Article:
Key Contact: Dr Shari Gallop

Impact of aquaculture on the British Columbian coastal zone

The Aquaculture Collaborative Research and Development Program (ACRDP) is a Fisheries and Oceans Canada (DFO) initiative to increase the level of collaborative research and development activity between the aquaculture industry and the department.

Key Contact: Prof Carl Amos

Impacts of W class ferries on saltmarsh erosion

The Lymington estuary has suffered considerable losses of habitat (salt marsh) and intertidal flats over the last 30 years. This study aims to asses whether new, larger, W class ferries are contributing to increased habitat loss.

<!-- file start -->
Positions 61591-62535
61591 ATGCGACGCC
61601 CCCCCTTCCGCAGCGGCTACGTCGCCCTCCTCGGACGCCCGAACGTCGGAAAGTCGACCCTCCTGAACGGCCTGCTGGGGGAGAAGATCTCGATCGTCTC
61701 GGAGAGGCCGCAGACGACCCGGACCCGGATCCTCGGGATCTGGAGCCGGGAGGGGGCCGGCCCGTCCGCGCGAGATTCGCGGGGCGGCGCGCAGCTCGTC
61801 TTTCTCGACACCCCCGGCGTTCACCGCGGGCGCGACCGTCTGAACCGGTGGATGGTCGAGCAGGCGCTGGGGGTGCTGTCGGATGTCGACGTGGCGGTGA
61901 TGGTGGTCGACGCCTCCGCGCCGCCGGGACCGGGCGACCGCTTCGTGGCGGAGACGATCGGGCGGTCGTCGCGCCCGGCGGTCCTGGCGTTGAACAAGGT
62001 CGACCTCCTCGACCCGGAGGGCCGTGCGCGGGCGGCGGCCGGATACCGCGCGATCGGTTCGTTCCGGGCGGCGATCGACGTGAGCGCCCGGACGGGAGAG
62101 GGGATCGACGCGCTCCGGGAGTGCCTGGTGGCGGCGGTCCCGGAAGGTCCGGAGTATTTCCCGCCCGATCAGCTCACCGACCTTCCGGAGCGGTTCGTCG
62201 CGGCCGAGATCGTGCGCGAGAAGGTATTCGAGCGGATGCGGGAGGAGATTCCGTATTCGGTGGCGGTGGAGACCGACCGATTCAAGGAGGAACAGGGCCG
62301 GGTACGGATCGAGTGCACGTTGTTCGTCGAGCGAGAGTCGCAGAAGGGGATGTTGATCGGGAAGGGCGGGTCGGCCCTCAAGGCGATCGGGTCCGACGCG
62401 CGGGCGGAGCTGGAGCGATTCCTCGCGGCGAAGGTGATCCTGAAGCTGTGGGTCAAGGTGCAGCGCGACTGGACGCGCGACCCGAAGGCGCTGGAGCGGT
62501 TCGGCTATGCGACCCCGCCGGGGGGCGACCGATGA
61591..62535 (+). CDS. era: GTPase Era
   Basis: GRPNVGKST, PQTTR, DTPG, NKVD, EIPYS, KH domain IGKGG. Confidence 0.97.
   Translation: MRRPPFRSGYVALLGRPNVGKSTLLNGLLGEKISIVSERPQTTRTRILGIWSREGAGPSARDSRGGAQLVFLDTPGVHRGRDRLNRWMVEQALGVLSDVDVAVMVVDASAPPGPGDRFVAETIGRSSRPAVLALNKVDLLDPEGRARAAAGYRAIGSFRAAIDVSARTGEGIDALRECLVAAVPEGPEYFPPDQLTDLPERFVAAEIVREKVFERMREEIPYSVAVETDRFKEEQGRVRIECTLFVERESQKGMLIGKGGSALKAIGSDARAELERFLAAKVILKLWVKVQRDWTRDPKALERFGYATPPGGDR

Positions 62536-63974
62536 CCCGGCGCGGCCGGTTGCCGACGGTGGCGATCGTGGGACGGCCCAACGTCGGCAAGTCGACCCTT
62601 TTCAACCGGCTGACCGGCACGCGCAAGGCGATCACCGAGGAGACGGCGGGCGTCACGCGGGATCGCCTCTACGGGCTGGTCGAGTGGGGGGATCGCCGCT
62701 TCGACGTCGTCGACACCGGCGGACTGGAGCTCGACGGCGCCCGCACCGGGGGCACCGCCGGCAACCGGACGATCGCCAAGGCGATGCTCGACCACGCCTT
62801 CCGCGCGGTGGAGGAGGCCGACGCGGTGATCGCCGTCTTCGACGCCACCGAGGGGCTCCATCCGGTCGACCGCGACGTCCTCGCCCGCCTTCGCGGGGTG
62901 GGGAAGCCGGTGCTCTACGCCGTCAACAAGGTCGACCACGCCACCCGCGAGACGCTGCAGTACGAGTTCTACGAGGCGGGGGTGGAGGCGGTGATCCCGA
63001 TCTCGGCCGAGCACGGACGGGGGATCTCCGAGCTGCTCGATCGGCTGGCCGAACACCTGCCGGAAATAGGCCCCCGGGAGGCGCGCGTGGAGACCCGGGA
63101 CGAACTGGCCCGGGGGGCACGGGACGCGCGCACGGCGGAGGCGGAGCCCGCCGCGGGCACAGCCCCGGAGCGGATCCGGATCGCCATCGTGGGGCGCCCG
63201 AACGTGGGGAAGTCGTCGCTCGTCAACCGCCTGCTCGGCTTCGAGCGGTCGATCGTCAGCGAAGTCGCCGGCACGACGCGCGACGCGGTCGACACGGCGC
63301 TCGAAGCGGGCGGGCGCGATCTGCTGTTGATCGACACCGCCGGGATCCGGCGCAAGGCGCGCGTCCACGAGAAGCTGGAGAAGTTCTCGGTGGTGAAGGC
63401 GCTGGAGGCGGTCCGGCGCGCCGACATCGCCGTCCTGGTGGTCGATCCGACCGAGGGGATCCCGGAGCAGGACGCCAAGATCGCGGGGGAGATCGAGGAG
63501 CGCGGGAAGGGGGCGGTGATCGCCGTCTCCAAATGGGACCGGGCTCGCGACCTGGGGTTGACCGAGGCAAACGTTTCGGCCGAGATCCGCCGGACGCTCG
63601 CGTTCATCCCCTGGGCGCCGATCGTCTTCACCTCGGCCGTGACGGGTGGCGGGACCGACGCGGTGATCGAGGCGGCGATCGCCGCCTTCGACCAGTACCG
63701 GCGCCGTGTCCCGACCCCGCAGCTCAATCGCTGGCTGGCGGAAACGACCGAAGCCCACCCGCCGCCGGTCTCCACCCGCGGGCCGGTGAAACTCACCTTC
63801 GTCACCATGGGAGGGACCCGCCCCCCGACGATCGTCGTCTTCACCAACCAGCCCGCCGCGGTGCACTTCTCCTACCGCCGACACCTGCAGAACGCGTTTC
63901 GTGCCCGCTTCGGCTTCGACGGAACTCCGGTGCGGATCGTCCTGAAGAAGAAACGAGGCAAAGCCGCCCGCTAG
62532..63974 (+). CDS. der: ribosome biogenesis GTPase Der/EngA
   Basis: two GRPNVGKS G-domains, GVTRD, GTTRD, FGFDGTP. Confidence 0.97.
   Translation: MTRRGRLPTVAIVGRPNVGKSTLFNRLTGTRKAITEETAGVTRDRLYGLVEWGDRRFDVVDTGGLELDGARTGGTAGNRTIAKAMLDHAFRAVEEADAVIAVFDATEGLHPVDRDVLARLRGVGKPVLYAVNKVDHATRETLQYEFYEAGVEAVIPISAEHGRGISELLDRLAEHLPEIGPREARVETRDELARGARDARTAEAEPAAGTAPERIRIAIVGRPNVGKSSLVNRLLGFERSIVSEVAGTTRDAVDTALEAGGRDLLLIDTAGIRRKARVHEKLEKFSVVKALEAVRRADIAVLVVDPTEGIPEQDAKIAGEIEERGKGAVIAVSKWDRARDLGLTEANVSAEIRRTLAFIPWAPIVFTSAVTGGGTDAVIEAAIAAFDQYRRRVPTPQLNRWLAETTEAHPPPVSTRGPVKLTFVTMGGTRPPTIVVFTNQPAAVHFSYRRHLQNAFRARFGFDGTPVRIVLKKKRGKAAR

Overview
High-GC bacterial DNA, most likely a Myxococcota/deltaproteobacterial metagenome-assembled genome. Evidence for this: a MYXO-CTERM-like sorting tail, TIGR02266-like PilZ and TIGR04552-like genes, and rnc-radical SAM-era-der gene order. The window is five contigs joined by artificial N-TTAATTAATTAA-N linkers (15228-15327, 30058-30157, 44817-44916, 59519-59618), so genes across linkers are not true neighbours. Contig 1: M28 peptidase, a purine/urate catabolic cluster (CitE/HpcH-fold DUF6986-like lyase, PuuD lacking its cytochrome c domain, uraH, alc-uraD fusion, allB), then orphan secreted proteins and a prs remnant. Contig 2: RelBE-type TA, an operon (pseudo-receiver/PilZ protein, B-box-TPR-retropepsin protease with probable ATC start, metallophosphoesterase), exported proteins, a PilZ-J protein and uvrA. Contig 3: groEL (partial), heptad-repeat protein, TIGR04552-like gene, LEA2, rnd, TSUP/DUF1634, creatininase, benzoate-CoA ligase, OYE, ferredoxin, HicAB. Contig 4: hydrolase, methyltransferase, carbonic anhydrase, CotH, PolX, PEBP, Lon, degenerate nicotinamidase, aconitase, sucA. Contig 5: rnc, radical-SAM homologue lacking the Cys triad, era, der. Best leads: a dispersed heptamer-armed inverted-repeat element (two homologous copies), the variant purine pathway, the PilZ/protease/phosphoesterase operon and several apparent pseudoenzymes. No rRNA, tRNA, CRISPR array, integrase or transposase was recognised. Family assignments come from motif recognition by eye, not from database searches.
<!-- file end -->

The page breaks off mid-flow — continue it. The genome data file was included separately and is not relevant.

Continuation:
Key Contact: Prof Carl Amos

The influence of reefs on coastal oceanography, erosion and recovery

Investigating the mechanisms through which natural rock and coral reefs interact with waves, currents, sediment transport and morphology at Yanchep Lagoon in southwestern Australia.

Key Contact: Dr Shari Gallop

Rips and risk: An investigation of the hazard signature

sebRip currents are jet-like flows originating in the surfzone before broadening outside the breaking region. They are an integral part of nearshore circulation on wave-dominated beaches and cause up to 68% of surf-related incidents reported by the Royal National Lifeboat Institute (RNLI) in the UK. This study aims to develop an automated algorithm capable of delineating various rip channel morphologies in images from multiple sites and to further classify the hazard signature of differing rip channel morphologies.

 

Key Contact: Seb Pitman (PhD Student), Shari Gallop

Sediment transport pathways offshore between Poole and Christchurch Bays